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Crime Victim's Rights Act

The Crime Victim's Rights Act, P.A. 87 of 1985, as amended, provides certain rights to victims of crimes. The prosecuting attorney is required by law to inform the victim of his or her rights under the terms of the Crime Victim's Rights Act during the pre-conviction process.

Victims are required to be notified and consulted during the various steps of the criminal justice process. The crime victim can also submit a written or oral impact statement to the probation officer preparing the pre-sentence investigation report.

In accordance with the act, the Michigan Department of Corrections (MDOC), upon the written request of a victim, must provide notification to victims regarding a prisoner's status during their incarceration.

Who Is a Crime Victim?

An individual who suffers direct or threatened physical, financial or emotional harm as a result of the commission of a crime is considered a "victim." Other persons such as the spouse, child, parent, sibling, grandparent or guardian may also qualify as a victim if the victim is deceased or is physically unable to exercise the privileges and rights of the victim under the Crime Victim's Rights Act.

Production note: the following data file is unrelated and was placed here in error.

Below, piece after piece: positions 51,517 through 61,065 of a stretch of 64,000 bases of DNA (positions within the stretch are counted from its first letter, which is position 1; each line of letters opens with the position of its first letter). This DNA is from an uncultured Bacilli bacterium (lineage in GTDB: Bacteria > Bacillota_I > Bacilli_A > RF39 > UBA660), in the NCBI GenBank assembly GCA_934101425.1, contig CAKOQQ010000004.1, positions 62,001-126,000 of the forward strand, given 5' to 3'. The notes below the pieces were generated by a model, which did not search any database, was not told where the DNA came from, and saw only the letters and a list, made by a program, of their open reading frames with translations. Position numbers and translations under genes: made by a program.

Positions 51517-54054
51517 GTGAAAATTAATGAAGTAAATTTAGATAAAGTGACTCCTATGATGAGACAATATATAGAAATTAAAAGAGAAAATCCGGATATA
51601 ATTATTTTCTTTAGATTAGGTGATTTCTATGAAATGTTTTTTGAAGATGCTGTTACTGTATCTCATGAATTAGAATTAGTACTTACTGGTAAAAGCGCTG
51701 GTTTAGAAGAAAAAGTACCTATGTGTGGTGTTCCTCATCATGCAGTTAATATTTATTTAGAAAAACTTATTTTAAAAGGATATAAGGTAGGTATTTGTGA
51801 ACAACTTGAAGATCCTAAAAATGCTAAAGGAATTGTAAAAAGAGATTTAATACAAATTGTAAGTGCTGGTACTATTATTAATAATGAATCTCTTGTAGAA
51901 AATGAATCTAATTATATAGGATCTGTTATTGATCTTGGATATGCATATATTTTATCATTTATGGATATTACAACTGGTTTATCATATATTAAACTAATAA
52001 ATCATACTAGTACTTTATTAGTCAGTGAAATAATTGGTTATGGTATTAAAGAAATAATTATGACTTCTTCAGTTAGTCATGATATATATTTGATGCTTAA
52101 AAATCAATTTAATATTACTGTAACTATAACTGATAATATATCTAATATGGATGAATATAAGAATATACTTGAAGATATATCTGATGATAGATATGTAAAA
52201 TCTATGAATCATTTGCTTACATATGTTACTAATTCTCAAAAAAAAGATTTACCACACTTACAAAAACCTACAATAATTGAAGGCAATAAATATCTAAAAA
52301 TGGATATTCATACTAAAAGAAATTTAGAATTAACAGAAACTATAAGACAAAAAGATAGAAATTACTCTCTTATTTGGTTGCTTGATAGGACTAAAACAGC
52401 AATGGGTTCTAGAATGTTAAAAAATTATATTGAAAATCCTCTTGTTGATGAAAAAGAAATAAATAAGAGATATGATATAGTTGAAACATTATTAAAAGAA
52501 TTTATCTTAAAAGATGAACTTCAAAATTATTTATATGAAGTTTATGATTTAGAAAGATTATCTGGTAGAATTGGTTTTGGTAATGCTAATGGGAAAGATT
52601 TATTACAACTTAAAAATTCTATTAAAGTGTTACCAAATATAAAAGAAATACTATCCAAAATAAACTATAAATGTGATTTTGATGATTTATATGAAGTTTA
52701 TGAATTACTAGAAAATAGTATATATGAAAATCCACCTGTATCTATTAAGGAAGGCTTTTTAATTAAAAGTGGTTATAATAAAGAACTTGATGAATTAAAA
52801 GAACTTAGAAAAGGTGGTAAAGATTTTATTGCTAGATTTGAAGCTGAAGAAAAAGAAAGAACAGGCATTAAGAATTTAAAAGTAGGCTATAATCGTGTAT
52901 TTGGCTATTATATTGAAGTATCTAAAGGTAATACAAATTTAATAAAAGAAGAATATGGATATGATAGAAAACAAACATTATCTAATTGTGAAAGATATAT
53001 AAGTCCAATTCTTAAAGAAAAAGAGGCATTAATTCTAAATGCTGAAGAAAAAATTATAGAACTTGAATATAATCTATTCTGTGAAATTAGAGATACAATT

Under special circumstances, individuals that do not qualify under the definition of a "victim" may receive some notifications outlined in the Crime Victim's Rights Act. You may contact MDOC Crime Victim Services at 517-373-4467 or toll free1-877-886-5401 to determine if you qualify.

How Do I Request Notifications?

You may request notification by completing a MDOC Crime Victim Notification Request Form.

Will My Name and Address Be Kept Confidential?

Yes. Crime victims' names and addresses are exempt from disclosure under the terms of the Freedom of Information Act.